There is no true student-loan crisis

Jan 8, 2019 by

The crisis is that too few college students graduate so they cannot afford to repay their loans

College and university presidents increasingly find ourselves having to combat a number of negative misperceptions about higher education, but none has been quite so stubborn as the notion that our graduates are being crushed beneath a mountain of student-loan debt.

The issue is certainly front and center in the media. Recently I had the privilege to attend the annual Higher Education Media Dinner in New York City, which features 25 journalists and a dozen or so college and university presidents from across the country. All of it on the record, with our public relations people looking on apprehensively while the presidents bluntly answered question after question about how we could keep costs down and debt low.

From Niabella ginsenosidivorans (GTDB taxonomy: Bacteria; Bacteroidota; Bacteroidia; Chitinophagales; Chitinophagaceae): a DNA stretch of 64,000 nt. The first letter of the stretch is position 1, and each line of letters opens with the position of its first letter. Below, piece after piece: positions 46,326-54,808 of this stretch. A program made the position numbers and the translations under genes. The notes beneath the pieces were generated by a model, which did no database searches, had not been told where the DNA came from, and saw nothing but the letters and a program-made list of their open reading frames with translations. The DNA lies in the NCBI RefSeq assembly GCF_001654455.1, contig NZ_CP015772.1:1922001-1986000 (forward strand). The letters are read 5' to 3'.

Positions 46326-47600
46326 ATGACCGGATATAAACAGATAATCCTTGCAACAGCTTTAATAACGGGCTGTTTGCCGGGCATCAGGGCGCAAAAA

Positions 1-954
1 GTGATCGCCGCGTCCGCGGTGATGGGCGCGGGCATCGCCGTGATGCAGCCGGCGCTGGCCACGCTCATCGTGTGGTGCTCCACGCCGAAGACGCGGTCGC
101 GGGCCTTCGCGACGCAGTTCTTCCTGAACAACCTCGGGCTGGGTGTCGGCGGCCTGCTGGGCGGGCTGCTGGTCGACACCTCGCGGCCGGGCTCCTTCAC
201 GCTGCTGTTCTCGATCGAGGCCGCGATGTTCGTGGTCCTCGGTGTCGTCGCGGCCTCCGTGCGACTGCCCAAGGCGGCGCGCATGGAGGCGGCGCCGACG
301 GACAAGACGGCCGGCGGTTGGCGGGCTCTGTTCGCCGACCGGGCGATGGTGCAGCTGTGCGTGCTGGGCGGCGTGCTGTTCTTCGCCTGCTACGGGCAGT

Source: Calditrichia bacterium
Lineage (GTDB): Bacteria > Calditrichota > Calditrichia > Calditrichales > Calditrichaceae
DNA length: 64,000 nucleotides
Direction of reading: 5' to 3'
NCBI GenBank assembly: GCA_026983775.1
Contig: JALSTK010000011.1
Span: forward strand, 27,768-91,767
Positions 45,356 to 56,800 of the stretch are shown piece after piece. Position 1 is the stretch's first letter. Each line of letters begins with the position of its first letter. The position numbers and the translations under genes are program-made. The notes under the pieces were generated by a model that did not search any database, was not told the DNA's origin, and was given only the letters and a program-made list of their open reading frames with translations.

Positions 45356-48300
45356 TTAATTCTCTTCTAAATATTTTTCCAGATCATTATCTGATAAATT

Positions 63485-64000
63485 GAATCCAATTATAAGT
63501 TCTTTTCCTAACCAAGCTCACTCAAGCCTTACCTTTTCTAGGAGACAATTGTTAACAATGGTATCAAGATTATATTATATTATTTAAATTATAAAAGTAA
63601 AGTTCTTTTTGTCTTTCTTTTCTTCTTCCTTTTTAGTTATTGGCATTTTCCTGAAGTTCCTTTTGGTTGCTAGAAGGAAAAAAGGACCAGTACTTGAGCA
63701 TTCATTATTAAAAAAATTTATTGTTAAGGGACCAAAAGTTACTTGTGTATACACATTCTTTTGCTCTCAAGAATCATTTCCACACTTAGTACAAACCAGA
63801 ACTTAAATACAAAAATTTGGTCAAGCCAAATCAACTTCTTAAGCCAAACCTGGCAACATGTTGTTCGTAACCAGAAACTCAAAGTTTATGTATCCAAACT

The consensus among the institutions represented — which included large public flagships, private liberal arts schools and professionally focused institutions such as Robert Morris University — is that the United States does not have a student-loan crisis. Our nation does, however, have a college-completion crisis.

Source: There is no true student-loan crisis | Pittsburgh Post-Gazette

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